The Business Benefits of a Healthy Workforce

Companies with strong health and wellness programs outperform others on the stock market, and some experts suggest the investment community could benefit from scrutinizing health and wellness metrics when they value companies.

Robert McLellan, chief of occupational and environmental medicine at Dartmouth-Hitchcock, is one of those experts. He’s co-author of a new paper in the Journal of Occupational and Environmental Medicine that proposes an Integrated Health and Safety Index, or HIS, modeled after the Dow Jones Sustainability Index. It would help investors “assess the business value” of health and safety.

The paper cites one study that tracked a theoretical $10,000 investment over the course of 13 to 15 years and found companies with “strong health, safety, and environmental programs” outperformed the S&P 500.

“We’ve put together a set of metrics that could be used similarly [to the Dow Jones Sustainability Index] by the investment community to better understand the value, in a monetary way, of a particular industry based on the health and safety of its workforce,” McLellan said of the paper’s proposal.

There’s clearly value to employee wellness, but measuring it is complicated

McLellan and others in the field are entering uncharted waters. Although traditional concerns about health and safety – such as preventing accidents – have been part of the workplace for decades, the overall business value of wellness is just now emerging.

McLellan said there’s a “growing body of research” that shows integrated approaches to employee health, safety, and wellbeing lead to better business outcomes.

There’s still a lot of exploration needed as to why that’s the case. “The company may simply be run better,” said McLellan. Strong stock market performance and robust health and safety programs may be among the many symptoms of good management, and as his paper notes, “correlation is not the same as causation.”

Northeastern University Professor Jack Dennerlein, a specialist in occupational health and injury prevention, said “we still need to do better” at measuring the benefits of health and wellbeing in the workplace.

The traditional argument, for American businesses, is that health care costs are rising, and encouraging worker health is a way to keep those costs down. However, studies are “not showing a lot of cost savings right now, in terms of the current approaches that are being peddled out there,” said Dennerlein.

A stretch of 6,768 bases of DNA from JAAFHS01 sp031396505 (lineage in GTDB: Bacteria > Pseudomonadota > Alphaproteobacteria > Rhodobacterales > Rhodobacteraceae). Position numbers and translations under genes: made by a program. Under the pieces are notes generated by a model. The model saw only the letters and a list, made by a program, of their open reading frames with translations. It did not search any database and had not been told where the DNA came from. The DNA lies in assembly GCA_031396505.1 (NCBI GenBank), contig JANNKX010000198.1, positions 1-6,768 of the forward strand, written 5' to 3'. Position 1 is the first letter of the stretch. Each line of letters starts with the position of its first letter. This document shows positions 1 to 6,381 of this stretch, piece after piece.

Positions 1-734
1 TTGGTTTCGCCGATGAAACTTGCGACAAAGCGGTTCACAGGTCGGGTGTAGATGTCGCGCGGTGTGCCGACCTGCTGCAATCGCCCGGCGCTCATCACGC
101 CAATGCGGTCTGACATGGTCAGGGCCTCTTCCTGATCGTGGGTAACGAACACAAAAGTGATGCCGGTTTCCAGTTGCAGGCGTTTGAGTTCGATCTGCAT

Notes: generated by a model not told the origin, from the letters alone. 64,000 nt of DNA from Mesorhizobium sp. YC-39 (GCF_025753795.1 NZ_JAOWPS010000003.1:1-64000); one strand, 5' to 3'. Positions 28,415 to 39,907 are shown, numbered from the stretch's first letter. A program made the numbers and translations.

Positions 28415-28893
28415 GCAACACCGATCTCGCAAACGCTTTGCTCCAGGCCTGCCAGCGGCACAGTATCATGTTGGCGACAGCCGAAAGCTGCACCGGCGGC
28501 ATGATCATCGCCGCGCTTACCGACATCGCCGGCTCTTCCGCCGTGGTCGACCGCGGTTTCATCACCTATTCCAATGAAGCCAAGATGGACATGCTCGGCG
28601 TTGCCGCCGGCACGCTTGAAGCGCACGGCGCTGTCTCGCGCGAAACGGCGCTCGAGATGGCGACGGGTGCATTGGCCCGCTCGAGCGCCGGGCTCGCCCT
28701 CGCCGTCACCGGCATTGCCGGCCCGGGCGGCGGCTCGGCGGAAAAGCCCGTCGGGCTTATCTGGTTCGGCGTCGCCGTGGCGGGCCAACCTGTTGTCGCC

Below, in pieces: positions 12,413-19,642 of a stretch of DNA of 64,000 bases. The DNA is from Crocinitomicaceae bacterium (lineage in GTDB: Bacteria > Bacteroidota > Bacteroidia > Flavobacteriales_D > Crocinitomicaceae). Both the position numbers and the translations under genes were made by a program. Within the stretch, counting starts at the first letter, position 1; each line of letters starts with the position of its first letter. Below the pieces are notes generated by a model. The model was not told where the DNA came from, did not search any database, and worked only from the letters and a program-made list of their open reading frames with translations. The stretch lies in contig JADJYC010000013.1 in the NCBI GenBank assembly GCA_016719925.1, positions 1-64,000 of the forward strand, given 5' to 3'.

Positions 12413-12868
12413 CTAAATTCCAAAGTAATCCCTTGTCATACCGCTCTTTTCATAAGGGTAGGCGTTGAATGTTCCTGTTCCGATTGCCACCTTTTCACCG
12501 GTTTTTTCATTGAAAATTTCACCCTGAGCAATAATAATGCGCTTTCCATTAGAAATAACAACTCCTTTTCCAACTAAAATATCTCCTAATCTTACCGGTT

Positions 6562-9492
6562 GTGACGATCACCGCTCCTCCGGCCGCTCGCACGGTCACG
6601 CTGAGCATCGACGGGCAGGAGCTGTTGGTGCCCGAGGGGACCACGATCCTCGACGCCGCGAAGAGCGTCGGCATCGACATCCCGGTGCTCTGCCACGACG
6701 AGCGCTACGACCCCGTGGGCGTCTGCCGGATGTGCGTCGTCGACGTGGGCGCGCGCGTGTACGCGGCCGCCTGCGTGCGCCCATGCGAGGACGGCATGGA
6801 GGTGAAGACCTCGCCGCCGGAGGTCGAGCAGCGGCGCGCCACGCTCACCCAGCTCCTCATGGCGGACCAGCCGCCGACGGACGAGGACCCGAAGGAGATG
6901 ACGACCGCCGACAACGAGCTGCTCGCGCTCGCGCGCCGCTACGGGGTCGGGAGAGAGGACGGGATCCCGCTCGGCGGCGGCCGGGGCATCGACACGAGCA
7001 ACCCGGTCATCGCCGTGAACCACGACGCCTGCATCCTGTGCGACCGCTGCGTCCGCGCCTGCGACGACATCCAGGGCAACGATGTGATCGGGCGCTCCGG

That’s in part because the benefits of a healthy workforce show up elsewhere in a company’s data – in increased productivity, lower absenteeism, improvements in talent acquisition and retention, and other areas not directly reflected in health care costs.

Nicolaas Pronk, vice president for health management and chief science officer at Health Partners, in Minneapolis, put it this way: “What’s the value of people coming to work with a smile? What’s the value of having people on the phone responding to your customers in a good mood, who can solve problems because they’re there, they’re present, they’re working with attention to detail? What’s the value of individual workers working well together in teams?”

The business value related to such things is immense, but it can be “difficult” to measure, he said.

“There is emerging and promising evidence on productivity outcomes” associated with integrated health and safety strategies, said Pronk, but there’s less information about reductions in health care costs.

He suggested that’s because measuring such costs requires the existence of “negative outcomes” – the costs that accrue as the result of obesity, cardiovascular disease, smoking habits, workplace accidents, and other health issues. Without those health problems and their associated costs, there’s less to measure, and that makes it more difficult to connect the dots between health and wellness strategies and reductions in health care expenditures. An effective health and wellness program “pushes the negative outcome further away,” Pronk explained, because health problems will occur later in workers’ lives. For instance, an employee might require medication for high cholesterol at the age of 54 as opposed to 49. “It takes a long time to pick up the signal” when a wellness program is working, Pronk said.

“A lot of people say these programs take too long to show an impact,” he elaborated, but that doesn’t mean they aren’t working. “They work immediately,” he said. “People get the benefit of health immediately. They feel better. They come to work. You start seeing it over time.”

Successful companies value healthy workers

Pronk named one company, TURCK, as a prime example.